ORLANDO, Fla. — Many cancer cells shroud themselves in a thicket of complex sugars called glycans that help them suppress immune cells seeking to kill them. But in most of cancer research, these glycans have been ignored because they’ve been exceedingly difficult to study. Stanford biochemist Carolyn Bertozzi had to invent a new field of chemistry, called bioorthogonal chemistry, just to image them — a discovery for which she won the Nobel Prize in Chemistry in 2022.
Now that work is fueling the creation of novel immunotherapy drugs through a biotech that Bertozzi helped co-found, Palleon Pharmaceuticals. At the American Association of Cancer Research annual meeting on Tuesday, researchers presented results from a Phase 1/2 clinical trial testing one of those agents, called E-602, showing preliminary signs of activity and safety. Although the trial doesn’t yet show whether E-602 will be effective as a cancer medicine, experts say the data are an encouraging sign that patients may soon see therapeutics born out of an entirely new field of science.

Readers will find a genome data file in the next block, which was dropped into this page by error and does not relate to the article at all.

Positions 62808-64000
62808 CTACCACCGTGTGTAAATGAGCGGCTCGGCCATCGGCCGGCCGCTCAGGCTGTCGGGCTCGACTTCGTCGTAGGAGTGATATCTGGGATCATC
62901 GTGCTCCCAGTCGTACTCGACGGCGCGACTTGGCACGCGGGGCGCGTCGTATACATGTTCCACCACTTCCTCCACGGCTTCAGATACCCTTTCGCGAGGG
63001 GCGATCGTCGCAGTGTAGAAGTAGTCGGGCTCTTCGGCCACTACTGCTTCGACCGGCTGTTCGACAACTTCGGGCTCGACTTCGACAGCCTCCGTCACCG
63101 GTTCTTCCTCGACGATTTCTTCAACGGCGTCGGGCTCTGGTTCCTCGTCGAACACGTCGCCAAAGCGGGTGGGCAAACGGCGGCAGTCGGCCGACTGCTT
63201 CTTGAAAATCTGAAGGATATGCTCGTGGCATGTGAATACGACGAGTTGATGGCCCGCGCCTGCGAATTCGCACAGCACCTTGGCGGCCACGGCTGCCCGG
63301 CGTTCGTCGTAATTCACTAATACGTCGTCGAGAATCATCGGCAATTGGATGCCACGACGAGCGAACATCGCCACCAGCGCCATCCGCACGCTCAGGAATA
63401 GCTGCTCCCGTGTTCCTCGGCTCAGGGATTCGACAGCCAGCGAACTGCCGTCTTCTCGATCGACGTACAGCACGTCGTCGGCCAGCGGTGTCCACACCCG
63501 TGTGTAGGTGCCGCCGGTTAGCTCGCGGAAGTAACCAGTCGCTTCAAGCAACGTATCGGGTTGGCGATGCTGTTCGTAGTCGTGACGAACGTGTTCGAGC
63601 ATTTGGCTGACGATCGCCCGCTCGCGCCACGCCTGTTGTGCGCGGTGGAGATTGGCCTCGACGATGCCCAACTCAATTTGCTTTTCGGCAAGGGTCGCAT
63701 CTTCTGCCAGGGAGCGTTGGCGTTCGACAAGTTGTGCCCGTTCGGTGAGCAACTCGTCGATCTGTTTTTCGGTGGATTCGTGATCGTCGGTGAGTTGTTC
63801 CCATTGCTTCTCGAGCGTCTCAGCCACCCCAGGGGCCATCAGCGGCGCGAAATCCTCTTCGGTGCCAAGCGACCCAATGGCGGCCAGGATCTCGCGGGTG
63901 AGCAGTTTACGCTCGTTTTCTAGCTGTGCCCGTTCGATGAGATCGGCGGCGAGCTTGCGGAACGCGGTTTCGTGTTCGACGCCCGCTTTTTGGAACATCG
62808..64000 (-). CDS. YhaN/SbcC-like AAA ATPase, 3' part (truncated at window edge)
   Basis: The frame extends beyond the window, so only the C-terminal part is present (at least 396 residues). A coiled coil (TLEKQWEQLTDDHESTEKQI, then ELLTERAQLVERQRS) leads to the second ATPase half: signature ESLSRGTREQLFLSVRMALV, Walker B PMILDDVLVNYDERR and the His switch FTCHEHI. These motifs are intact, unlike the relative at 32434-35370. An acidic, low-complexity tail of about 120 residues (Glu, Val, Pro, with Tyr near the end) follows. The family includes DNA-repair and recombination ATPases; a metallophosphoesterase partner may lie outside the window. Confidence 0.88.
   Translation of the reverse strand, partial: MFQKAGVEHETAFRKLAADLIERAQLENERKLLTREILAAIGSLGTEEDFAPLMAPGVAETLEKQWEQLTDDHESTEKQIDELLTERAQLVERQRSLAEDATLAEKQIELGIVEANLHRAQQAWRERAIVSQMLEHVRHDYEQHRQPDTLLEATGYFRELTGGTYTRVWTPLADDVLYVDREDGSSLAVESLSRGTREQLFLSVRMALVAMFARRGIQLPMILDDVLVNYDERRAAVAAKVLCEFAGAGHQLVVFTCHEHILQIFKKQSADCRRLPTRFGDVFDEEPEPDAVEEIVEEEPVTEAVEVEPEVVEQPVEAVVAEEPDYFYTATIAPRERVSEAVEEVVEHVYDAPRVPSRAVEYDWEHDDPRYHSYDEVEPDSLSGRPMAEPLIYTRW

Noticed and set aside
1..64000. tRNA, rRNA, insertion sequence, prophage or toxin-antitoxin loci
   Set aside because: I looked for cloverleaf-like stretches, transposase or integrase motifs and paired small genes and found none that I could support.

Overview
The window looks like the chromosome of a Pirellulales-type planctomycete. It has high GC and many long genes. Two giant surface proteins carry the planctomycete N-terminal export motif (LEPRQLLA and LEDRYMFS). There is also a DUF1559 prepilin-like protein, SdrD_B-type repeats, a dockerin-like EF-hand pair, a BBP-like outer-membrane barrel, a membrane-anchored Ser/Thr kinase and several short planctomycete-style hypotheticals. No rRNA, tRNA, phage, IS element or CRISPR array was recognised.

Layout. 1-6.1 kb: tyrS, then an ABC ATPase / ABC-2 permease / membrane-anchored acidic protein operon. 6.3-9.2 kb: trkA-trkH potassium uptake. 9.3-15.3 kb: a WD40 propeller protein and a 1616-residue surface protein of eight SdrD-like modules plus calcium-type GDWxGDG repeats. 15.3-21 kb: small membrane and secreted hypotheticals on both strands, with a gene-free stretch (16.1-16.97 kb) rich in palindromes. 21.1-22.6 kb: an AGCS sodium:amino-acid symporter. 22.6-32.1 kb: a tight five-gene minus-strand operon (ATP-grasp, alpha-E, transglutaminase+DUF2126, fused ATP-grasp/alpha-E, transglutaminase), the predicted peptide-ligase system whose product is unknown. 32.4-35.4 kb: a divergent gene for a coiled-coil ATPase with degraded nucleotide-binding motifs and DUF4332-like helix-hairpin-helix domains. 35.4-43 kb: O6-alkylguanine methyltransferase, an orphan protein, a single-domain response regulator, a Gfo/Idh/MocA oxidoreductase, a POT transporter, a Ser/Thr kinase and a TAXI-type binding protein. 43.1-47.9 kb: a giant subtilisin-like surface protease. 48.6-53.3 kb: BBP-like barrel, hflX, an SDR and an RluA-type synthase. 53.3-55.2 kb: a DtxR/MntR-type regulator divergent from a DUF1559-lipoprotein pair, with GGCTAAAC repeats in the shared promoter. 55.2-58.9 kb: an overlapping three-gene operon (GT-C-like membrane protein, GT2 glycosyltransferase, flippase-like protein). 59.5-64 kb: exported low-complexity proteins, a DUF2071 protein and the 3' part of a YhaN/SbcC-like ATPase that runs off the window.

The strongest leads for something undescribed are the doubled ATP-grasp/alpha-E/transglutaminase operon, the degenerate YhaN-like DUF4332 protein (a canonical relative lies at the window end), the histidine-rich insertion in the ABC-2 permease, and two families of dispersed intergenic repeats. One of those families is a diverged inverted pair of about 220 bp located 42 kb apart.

“We need new areas and new science,” said Roy Herbst, deputy director of the Yale Cancer Center, who did not work on the trial. “A lot of what you see at a meeting like this are similar things. You know, I don’t need another PD1 or PDL1 inhibitor. We need new mechanisms. And now we’re starting to check our tumors for glycans at Yale. It’s a very emerging area.”
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